|— Municipality —|
|- Mayor (2007)||Harald Rydland (KrF)|
|- Total|| dunams (143 km2 /
Expression error: Syntax error in line: 1 - Operator: * is no prefix operator. *0.000386102 round 1 ^sq mi)
|Area rank||361 in Norway|
|- Rank||276 in Norway|
|- Urban density|
|- Rural density|
|- Metro density|
|- Change (10 years)||-0.2 %|
|- Change (10 years) Density|
|Time zone||CET (UTC+1)|
|- Summer (DST)||CEST (UTC+2)|
|ISO 3166 code||NO-1222|
|Official language form||Nynorsk|
Fitjar () is a municipality in the county of Hordaland, Norway. The municipality covers the northern part of the island of Stord and surrounding islands, while the municipality of Stord covers the southern part of the island.
King Haakon I of Norway (Haakon the Good) maintained his residence at Fitjar. The Battle of Fitjar (Slaget ved Fitjar på Stord) took place in Fitjar at Stord during 961 between the forces of King Haakon I and the sons of his half-brother, Eric Bloodaxe. Traditionally, important shipping routes have passed through the area, and the municipality contains several trading posts dating as far back as 1648. Fitjar was separated from Stord in 1860. There have been discussions about a possible reunion of the two municipalities, but no decision has been made.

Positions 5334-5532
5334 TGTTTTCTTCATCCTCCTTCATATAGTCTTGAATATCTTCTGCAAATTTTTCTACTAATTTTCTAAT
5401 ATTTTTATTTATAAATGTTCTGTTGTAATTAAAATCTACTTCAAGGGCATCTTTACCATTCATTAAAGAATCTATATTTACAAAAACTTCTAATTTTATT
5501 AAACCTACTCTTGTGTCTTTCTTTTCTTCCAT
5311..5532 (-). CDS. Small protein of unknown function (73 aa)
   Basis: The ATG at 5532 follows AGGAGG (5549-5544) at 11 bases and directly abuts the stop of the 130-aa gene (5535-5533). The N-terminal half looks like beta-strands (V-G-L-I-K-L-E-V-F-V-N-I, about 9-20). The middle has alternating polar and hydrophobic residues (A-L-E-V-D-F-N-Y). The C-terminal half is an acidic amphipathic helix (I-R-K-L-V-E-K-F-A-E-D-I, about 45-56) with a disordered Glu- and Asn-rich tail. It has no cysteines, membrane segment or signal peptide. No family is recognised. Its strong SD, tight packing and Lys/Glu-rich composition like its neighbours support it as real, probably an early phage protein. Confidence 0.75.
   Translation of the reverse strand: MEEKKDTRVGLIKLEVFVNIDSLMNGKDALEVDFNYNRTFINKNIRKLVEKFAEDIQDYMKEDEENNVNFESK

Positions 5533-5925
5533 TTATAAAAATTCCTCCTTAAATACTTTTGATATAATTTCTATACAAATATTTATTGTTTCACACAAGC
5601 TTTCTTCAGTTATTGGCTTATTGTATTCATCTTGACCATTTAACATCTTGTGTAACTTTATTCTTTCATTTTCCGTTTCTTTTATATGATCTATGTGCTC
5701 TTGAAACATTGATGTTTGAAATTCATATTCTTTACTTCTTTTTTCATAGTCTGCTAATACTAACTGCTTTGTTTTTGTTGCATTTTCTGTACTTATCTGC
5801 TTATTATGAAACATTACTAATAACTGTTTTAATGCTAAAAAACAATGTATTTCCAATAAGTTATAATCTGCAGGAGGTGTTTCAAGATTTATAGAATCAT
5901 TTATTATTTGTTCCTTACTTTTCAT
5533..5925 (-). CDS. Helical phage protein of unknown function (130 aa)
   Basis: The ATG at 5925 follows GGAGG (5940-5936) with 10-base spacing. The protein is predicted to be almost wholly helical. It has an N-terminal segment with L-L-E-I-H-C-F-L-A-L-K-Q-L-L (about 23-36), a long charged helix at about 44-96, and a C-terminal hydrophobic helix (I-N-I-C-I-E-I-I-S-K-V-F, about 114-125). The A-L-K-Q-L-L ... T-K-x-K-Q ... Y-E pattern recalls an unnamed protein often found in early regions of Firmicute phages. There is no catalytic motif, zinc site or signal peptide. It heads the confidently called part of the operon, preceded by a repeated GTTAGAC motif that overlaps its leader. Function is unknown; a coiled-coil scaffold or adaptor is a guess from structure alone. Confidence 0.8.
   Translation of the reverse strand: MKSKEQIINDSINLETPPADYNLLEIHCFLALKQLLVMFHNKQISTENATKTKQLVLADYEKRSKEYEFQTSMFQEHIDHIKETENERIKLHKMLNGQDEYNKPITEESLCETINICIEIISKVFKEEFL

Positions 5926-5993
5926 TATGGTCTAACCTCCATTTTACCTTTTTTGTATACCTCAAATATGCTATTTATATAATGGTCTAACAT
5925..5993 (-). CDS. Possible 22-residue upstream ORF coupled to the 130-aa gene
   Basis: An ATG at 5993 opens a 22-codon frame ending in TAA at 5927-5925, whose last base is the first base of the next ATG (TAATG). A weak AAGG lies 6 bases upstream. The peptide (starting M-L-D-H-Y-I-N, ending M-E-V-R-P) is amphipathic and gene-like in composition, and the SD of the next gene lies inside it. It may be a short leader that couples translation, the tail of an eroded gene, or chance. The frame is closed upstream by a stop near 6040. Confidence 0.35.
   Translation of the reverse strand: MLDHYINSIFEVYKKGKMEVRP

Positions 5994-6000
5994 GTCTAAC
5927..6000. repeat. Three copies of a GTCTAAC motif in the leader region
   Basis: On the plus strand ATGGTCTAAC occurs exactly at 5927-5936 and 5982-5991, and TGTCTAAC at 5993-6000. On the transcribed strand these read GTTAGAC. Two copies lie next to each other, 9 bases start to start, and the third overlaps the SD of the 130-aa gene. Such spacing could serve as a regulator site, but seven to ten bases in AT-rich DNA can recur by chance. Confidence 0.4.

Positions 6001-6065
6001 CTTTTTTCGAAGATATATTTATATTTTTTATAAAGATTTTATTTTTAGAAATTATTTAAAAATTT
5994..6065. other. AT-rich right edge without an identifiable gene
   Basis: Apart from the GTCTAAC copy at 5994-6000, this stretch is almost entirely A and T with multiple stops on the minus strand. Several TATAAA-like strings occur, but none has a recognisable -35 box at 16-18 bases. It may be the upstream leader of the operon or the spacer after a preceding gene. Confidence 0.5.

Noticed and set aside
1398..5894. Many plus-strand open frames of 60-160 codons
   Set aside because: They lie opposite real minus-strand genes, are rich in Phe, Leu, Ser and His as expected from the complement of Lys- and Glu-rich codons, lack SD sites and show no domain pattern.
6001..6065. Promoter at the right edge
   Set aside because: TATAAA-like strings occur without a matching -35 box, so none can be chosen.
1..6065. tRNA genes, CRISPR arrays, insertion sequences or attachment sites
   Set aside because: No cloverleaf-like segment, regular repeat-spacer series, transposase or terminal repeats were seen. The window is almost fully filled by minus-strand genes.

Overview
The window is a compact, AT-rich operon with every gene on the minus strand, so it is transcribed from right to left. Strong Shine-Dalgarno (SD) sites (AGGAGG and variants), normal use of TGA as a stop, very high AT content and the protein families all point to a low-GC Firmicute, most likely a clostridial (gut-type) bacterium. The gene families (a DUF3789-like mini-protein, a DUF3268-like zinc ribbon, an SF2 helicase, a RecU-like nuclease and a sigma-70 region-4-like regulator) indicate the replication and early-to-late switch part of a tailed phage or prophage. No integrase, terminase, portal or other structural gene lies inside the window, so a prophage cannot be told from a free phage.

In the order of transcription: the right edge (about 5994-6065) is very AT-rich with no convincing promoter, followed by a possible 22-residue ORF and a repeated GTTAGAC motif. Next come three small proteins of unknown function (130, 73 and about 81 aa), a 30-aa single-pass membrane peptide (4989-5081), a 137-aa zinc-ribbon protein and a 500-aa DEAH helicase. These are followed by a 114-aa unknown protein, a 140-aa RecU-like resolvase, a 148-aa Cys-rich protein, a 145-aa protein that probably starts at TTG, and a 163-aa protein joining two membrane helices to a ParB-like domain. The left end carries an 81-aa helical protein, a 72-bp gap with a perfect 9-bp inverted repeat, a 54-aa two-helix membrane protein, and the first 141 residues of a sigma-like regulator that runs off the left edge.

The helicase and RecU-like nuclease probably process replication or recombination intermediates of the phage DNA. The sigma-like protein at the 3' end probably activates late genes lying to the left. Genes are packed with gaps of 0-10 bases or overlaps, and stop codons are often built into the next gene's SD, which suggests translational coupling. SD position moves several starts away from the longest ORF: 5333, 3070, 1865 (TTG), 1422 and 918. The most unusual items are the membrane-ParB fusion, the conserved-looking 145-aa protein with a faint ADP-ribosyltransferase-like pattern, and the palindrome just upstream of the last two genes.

The municipality (originally the parish) is named after the old farm Fitjar, since the first church was built there. The name is the plural form of fit which means "vigorous meadow". Before 1900 the name was written "Fitje".
The coat-of-arms were granted in the late 1940s. The arms show a Viking helmet. The helmet and the color are derived from the belief that King Håkon the Good wore a golden helmet at the Battle of Fitjar in 961.
Fitjar Church was built during 1867 over the site of the old stone church that had been demolished. Stone blocks taken from the old stone church were used as foundations for the present day church as well as for the walling enclosing the Churchyard. Opposite Fitjar Church is Haakon’s Park (Håkonarparken), the location of a sculpture of Haakon the Good sculpted by Anne Grimdalen. The statue was erected during 1961 at the one thousand year commemoration of the Battle of Fitjar.